October 8, 2008
Ganz taking the good with the bad as QB
Joe Ganz didn't get to where he is today by listening to what other people think.
For his first 45 games at Nebraska, Ganz was an afterthought behind older, supposedly more talented quarterbacks that amassed a combined record of 25-20 while he rode the bench. But since taking over as the Huskers' starting signal caller with three games left in one of NU's worst seasons in decades last year, the Palo Heights, Ill., native solidified himself as the undisputed leader of the offense.
However, along with that title comes pressure to succeed and scrutiny of mistakes that only maybe a head coach could fully understand. As a result, Ganz's biggest flaw has been brought front and center - at times, he simply tries too hard.
When he's relaxed and focused, Ganz is arguably one of the better quarterbacks in the Big 12 Conference, as he's already thrown for more than 2,700 yards and 25 touchdowns in just eight games as a starter.
It's when he tries to create plays out of nothing that Ganz's downfalls become blatantly apparent. In his eight starts, he has thrown 12 interceptions, including at least one in six of those games.
"Sometimes Joe tries to do too much," NU head coach Bo Pelini said. "He's got to take what comes to him. At times you gotta suck it up and pull the ball down, and if it's third down you've gotta be willing to punt in that situation. I think Joe puts a lot on his own shoulders. Sometimes too much, and tries to make a play when there's not a play there to be made."
In all fairness, the blame can't be placed on Ganz alone. While his interception total is certainly point of concern, the majority of them have come when the Huskers have been trying to overcome significant deficits on the scoreboard.
When Nebraska wins - or even holds opponents under 35 points for that matter - Ganz has thrown 12 touchdowns to just three interceptions. When the Huskers lose, he has 12 touchdowns and nine picks.
Ganz will never come out and say that the reason he's made so many questionable throws has anything to do with his defense's inability to keep games within reach. Like he's always done, the only blame he casts goes right upon his own shoulders.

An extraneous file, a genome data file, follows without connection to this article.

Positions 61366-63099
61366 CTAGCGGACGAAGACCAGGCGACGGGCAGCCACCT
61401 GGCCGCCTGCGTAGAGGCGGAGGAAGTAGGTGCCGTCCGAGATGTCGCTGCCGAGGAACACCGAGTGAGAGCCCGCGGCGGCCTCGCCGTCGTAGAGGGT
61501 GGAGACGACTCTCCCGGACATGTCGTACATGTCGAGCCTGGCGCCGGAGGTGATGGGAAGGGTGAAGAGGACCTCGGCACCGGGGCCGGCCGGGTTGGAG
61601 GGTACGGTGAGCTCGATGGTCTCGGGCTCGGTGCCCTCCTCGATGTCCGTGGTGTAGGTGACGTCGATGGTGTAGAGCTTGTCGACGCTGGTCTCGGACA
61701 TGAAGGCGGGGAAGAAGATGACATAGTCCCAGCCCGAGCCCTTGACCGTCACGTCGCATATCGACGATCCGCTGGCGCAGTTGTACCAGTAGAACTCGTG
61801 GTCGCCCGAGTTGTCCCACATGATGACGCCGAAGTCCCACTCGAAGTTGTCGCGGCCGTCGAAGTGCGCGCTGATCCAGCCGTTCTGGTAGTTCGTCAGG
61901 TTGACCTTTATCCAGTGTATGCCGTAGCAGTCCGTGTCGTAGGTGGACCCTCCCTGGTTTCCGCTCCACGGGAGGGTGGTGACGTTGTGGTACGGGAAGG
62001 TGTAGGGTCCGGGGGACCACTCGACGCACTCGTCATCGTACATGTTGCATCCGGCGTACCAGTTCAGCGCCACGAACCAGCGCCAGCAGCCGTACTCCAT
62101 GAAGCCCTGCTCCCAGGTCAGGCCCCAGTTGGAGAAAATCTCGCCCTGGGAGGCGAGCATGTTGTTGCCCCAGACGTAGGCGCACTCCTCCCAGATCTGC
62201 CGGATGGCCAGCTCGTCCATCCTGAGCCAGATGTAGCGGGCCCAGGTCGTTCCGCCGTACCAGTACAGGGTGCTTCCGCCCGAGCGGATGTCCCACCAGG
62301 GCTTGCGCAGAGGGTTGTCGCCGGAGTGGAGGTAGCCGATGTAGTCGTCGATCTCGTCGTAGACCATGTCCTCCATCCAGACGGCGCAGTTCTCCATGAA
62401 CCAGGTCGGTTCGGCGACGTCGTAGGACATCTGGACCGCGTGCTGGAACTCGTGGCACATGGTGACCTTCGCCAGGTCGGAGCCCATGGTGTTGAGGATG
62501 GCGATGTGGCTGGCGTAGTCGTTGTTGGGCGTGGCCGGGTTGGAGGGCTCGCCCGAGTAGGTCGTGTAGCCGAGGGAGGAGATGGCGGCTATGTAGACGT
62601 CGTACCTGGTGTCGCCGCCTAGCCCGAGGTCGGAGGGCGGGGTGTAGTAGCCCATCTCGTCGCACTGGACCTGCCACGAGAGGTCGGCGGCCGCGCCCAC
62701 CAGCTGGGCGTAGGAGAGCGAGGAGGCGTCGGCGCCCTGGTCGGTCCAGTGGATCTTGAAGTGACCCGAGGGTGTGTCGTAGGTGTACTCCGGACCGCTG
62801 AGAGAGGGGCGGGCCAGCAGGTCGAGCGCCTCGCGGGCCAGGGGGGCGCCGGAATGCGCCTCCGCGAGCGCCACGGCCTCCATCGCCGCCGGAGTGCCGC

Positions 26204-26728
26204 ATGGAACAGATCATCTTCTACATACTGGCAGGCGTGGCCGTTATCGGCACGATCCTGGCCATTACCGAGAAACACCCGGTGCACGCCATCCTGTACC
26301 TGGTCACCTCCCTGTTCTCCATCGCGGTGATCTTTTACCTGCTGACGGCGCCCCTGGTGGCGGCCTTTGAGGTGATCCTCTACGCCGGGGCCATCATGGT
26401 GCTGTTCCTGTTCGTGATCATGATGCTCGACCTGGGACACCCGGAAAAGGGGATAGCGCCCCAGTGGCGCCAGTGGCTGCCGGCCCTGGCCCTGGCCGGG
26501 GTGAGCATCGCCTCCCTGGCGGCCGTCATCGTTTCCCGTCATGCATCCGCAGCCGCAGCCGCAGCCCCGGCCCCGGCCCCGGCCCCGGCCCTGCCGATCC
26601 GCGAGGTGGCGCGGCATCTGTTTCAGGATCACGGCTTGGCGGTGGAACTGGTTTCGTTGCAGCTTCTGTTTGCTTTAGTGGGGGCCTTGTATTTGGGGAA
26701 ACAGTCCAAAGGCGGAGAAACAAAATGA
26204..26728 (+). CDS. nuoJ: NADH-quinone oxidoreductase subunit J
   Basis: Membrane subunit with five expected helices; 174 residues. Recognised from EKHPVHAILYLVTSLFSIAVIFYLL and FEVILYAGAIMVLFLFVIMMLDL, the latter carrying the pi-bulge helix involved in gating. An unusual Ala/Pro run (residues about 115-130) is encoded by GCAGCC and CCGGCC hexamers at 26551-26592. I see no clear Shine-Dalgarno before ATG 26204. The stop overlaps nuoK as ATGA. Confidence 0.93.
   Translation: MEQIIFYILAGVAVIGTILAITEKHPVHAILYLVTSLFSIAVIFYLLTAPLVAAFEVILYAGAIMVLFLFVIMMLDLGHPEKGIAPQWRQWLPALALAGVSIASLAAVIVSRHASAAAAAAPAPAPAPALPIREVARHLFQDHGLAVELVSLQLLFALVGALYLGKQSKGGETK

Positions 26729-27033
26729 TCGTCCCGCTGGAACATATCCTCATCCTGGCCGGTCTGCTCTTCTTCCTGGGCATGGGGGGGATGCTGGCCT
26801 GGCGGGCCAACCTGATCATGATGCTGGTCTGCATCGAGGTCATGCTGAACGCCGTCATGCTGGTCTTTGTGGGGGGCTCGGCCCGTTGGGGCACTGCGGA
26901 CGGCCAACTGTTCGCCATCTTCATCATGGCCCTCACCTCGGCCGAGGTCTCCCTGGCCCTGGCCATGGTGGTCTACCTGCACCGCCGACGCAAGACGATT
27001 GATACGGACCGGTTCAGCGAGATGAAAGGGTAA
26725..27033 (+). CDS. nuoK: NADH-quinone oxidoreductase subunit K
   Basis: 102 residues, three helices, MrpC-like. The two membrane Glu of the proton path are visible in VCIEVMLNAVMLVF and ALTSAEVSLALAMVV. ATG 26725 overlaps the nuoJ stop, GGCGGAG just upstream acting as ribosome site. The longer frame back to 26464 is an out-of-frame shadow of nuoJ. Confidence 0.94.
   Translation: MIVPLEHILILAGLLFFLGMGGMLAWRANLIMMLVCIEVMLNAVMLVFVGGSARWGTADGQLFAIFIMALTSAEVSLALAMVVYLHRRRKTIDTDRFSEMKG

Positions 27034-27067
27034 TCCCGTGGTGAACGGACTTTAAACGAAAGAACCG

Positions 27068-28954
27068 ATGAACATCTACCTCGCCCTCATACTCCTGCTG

"It is tough," Ganz said. "You want to go out there and help your team as best you can, but sometimes that works out for the worst. It is tough. You think someone is open, then someone falls back and makes a good play. It's going to happen. Some of the plays where I could maybe throw it out of bounds or run and get a couple (yards) then punt is where I am going to have to be more mature and realize the situation."
In fact, Ganz refuses to use the fact that he's made the majority of his mistakes while trying to score as many as 70 points to keep the Huskers close in games as an excuse. In his opinion, it's his responsibility to score points just as much as it's the defense's responsibility to prevent them.
"I mean, it's no excuse really," he said. "That's just how it happened I guess. It's no excuse. I'm not going out there saying I was just trying to bring my team back. I still know that they were bad decisions, and I need to fix those and work on being more consistent."
While Pelini and NU's coaches are well aware of Ganz's tendency to force passes when he probably shouldn't, the staff has been nothing but supportive of its quarterback since taking over the program in the offseason.
Offensive coordinator Shawn Watson has said numerous times he wouldn't want any other quarterback in the conference than Ganz, and that Ganz's mistakes are as much his own fault as they are Watson's.
"Has he made some mistakes? Sure, of course he has. We all have," Watson said. "But the reality is we've got a really good quarterback. The kid's a good player."
Despite his criticisms, Pelini undoubtedly agrees.
"Overall he's played excellent football for us," Pelini said. "When you eliminate that small aspect of it (interceptions), he's played at a pretty high level."
Since becoming Nebraska's starting quarterback last November, Ganz has put up big numbers in the stat columns, some good and some bad. However, there are only two stats he cares about, and those are wins and losses.
At 4-4 as a starter, the jury is still out on what Ganz's legacy will be by the end of his career at NU. One thing that is for sure, though, is that he's going to do everything in his power to make sure he goes out as a winner.
"I don't really care how many yards I throw for," Ganz said. "It doesn't matter to me. It doesn't matter to the rest of the team. We just care if we have one more point than the other guys at the end of the game. Individual stats mean nothing for me, and it doesn't reflect on how hard I'm playing or how well or bad I'm playing."
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